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Is it true that for any (commutative, unital) ring $A$ that $A[s,t], A[x^2, xy, y^2]$ cannot be isomorphic as rings?

This is mentioned in passing in Eisenbud-Harris, Geometry of Schemes Exercise $III-12$. Thus far, I've convinced myself that $A[s,t] \not \simeq A[x^2, xy, y^2]$ as $A$ algebras for any $A$.

(To see this, suppose we had such an isomorphism, then by base changing to an algebraic closure of a residue field $A/\mathfrak{m}$, we'd have $k[s,t] \simeq k[x^2, xy, y^2]$, for $k$ algebraically closed. Such an isomorphism in particular implies $k[x^2,xy,y^2]$ has 2 $k$-algebra generators $p,q$. From here, I stuck them inside $k[x,y]$. Writing $\mathfrak{m} = (x,y)$, we have $\mathfrak{m} ^2 = (x^2, xy, y^2) \subseteq (p,q)$, so their ideal is supported either at the origin or is (1). I ruled out each case with some linear algebra in $k[x,y]/\mathfrak{m} ^3$-I can spell out details if there's interest.)

Thanks in advance!

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What part of Eisenbud and Harris are you referring to? I only see sections of the form III.x.y where $x \le 3, y \le 8$. –  Qiaochu Yuan Nov 2 '12 at 7:32
@QiaochuYuan Geometry of Schemes Exercise III-12 in III.2.1. I'll edit that –  uncookedfalcon Nov 2 '12 at 7:38
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2 Answers

up vote 9 down vote accepted

It is not true without some more hypotheses on $A$. Set $$A=\mathbb{Z}[x_1,x_2,x_3,\dots][y_1^2,y_1z_1,z_1^2,y_2^2,y_2z_2,z_2^2,y_3^2,y_3z_3,z_3^2,\dots]$$ Then $A[x,y]\simeq A \simeq A[x^2,xy,y^2]$.

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haha oh man that's hilarious-a true swindle. thanks a ton! –  uncookedfalcon Nov 2 '12 at 7:41
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You don't have to work so hard to show that they can't be isomorphic as $A$-algebras. You can use a degree argument. First reduce, as you say, to the case that $k$ is a field. Then: two elements can't generate $k[x^2, xy, y^2]$ as an $k$-algebra because, with the grading inherited from $k[x, y]$, its degree-$2$ part has dimension $3$ but its degree-$1$ part has dimension $0$. A generator of degree $0$ is redundant and can be thrown out, so at least three generators are necessary, each of degree at least $2$.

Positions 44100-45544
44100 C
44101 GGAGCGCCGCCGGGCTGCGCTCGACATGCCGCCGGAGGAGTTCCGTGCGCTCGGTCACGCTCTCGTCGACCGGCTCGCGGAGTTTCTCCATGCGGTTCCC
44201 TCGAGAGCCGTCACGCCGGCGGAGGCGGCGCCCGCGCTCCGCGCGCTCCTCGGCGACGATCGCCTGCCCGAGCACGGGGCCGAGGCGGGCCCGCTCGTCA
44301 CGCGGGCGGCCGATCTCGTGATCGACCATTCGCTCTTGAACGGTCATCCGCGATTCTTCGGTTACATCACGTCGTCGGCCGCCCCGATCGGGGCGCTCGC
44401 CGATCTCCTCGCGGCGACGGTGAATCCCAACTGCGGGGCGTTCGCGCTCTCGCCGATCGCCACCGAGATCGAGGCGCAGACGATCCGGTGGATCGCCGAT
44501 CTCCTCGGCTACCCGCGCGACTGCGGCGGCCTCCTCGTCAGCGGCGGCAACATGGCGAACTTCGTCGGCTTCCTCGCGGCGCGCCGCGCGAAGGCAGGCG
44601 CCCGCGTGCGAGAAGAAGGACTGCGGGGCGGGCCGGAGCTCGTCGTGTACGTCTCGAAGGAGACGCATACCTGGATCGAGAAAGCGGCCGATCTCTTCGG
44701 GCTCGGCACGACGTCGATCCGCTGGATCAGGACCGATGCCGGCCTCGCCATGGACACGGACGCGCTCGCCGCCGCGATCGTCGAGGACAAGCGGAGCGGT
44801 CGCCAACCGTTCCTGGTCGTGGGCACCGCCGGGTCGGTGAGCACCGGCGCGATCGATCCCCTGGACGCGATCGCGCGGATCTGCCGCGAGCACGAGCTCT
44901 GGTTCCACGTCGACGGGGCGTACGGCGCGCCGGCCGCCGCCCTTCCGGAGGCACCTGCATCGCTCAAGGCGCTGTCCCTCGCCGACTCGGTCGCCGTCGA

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Thanks man-perhaps I'm misunderstanding, but how does this argument rule out 2 non-homogeneous generators? –  uncookedfalcon Nov 2 '12 at 7:49
@uncookedfalcon: homogeneity doesn't matter. The point is that if $p, q$ are two generators of degree $2$ then the generators only span a $2$-dimensional subspace of the elements of degree $2$, since any nontrivial product has degree at least $4$. If either $p$ or $q$ has degree greater than $2$ then you can only get a $1$-dimensional subspace, and if either $p$ or $q$ has degree less than $2$ then it has degree $0$ and is a constant, so can be discarded. –  Qiaochu Yuan Nov 2 '12 at 18:15
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